As a rule, my usual routine does not incorporate humming songs that topped the charts when I was in high school. But ever since I completed the first draft of See Jane Dig! (Book #4 in the West River Mystery Series) yesterday afternoon, I’ve found myself humming Oh Happy See Jane Dig! Day at the most unexpected times.
Eating supper with the fam: Oh Happy See Jane Dig! Day
Brushing my teeth: Oh Happy See Jane Dig! Day
Listening to my audiobook about William Tecumseh Sherman on my morning walk: Oh Happy See Jane Dig! Day
Baking breakfast muffins: Oh Happy See Jane Dig! Day
Balancing the checkbook: Oh Happy See Jane Dig! Day
Typing THE END after writing 70,000 words results in simultaneous and contradictory feelings.
Fear that the story is complete drivel.
Delight in ignoring the manuscript for an entire month.
Relief at having several free hours a day to catch up on everything neglected in favor of writing.
Satisfaction in knowing the bones of the story have been captured on paper.
Anticipation at returning to the manuscript in late October and discovering its more uncut gem than complete drivel.
The joy of revising what’s already written rather than filling a blank page.
For all those reasons, I’m humming Oh Happy See Jane Dig! Day again right now. The biggest reason, however, is that my goal to complete the manuscript by September 12 has been achieved. That’s the day my husband, son, and I embark on a trip through the Dakotas and Nebraska.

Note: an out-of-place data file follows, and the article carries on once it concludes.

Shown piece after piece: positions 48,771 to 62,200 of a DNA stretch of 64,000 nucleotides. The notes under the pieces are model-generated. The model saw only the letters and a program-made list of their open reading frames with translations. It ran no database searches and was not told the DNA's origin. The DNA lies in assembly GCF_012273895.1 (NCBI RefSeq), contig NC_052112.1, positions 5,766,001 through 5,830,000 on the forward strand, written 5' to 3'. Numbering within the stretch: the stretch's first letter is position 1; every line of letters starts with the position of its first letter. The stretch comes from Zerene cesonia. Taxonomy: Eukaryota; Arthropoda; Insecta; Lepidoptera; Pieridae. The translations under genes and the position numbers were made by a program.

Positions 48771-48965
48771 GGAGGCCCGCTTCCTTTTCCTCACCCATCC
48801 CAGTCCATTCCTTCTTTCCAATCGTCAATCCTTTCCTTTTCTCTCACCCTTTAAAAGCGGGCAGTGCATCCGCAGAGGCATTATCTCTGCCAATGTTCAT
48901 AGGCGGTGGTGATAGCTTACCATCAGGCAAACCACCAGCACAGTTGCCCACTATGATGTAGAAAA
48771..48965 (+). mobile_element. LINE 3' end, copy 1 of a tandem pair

Our first stop is Theodore Roosevelt National Park in North Dakota. The Little Missouri River along the fictional town of Little Missouri also runs through the national park. Our next stop is Camp Crook, South Dakota where we were living when our son was born and left when he was three. We hope to see many people who “knew him when” and loved him well. We’ll round out the trip with a visit to former Camp Crook friends who now live in southeastern Nebraska.
For the entirety of our travels, I don’t have to think about Jane, her students, Sheriff Sternquist, Velma, Merle, ol’ Snippy the cow, Dick, the general citizenry of Little Missouri, or bad guys. Just writing that sentence has me humming Oh Happy See Jane Dig! Day again. In hopes that my joy has somehow become yours, I invite you to hum along with me. All together now…
Oh Happy See Jane Dig! Day